Cannes 2014: The Disappearance Of Eleanor Rigby – Them
The roller coaster Ned Benson has been experiencing with his first feature would make anyone’s head dizzy. Last year at TIFF, he premiered his film, The Disappearance Of Eleanor Rigby, as a check-this-out-and-let-me-know-what-you-think concept which people have since been calling a “work in progress”. It was still fresh out of the lab without a buyer in sight, and told a familiar story in a truly original way; a break-up of a relationship told from both the guy’s and the girl’s perspective. Him and Her. Then, after some months of deliberation, Benson re-cut his film and premiered it at this year’s Cannes Un Certain Regarde section as a two hour “Them” version.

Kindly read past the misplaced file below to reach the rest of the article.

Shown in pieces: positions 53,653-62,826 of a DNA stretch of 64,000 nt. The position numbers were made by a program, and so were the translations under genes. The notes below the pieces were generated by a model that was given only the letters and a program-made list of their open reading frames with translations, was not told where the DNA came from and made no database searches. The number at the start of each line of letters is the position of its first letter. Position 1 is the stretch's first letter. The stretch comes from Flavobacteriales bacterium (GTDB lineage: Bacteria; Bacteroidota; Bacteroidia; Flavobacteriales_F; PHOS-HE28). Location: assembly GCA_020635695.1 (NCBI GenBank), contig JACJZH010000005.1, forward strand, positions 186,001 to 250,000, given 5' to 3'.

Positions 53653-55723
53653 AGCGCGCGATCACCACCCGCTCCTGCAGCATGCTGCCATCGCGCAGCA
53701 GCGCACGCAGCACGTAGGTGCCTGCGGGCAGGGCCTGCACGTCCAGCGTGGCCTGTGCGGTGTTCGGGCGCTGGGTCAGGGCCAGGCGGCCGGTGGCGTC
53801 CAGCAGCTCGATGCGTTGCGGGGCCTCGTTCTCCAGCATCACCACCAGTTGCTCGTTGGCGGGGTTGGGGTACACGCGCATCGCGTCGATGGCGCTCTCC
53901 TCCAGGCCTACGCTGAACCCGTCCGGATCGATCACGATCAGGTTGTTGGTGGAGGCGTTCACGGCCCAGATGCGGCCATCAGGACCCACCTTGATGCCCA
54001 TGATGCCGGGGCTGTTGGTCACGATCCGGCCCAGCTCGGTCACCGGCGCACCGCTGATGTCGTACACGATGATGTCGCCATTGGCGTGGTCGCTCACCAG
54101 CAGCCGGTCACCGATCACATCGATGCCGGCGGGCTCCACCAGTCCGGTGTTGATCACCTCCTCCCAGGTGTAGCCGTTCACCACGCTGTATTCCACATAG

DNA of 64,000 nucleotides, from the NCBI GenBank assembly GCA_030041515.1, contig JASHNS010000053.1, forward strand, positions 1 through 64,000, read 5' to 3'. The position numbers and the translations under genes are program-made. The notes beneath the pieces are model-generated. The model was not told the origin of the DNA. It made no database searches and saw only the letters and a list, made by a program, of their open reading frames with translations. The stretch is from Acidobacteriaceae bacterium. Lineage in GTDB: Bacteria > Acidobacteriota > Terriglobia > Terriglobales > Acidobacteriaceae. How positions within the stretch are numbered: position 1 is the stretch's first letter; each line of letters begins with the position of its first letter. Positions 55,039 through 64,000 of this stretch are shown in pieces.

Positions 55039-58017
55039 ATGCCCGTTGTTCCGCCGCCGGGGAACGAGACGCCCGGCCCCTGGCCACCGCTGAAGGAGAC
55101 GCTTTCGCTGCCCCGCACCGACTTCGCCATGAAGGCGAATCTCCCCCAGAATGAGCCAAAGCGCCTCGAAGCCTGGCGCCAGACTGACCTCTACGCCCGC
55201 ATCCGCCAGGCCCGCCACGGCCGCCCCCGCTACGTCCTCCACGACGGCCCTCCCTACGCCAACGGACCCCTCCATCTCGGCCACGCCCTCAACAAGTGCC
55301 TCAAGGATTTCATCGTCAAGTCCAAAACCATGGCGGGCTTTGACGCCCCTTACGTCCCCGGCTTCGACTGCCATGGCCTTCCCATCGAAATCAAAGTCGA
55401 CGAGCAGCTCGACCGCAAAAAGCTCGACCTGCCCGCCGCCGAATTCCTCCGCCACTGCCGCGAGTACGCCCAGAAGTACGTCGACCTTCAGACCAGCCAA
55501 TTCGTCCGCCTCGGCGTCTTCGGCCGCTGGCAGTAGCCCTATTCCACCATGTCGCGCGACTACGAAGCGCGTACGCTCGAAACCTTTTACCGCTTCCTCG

The story centers around Jessica Chastain‘s Eleanor Rigby who, after we are introduced to her and her boyfriend Connor (James McAvoy) in a charming opening dine-and-dash date, attempts suicide and disappears from Connor’s life. She retreats back to her family to figure out how to move on, he feels lost and tries to put all his energy on saving his restaurant slash bar. The loss of a child is quickly established here, whereas it was something hidden in the original format. So many of the things I loved about the original version are still present; the performances from Chastain and McAvoy are fantastic, the rest of the stellar cast (including William Hurt, Cirian Hinds, Isabelle Hupert and Viola Davis) are still some of the best supporting ensemble I’ve seen in quite some time, the tone of the film helped by the sonorous soundtrack is still as delicate as it should be. Yet, I can’t help but feel a big chunk missing, as a lot of what happens in Them feels somewhat forced, rushed, or tacked on. In any case, the good news is that the roller coaster ride will end with all three versions being released in theaters. While Them is still a solid effort on its own legs, I would strongly urge you to watch the Him and Her versions instead.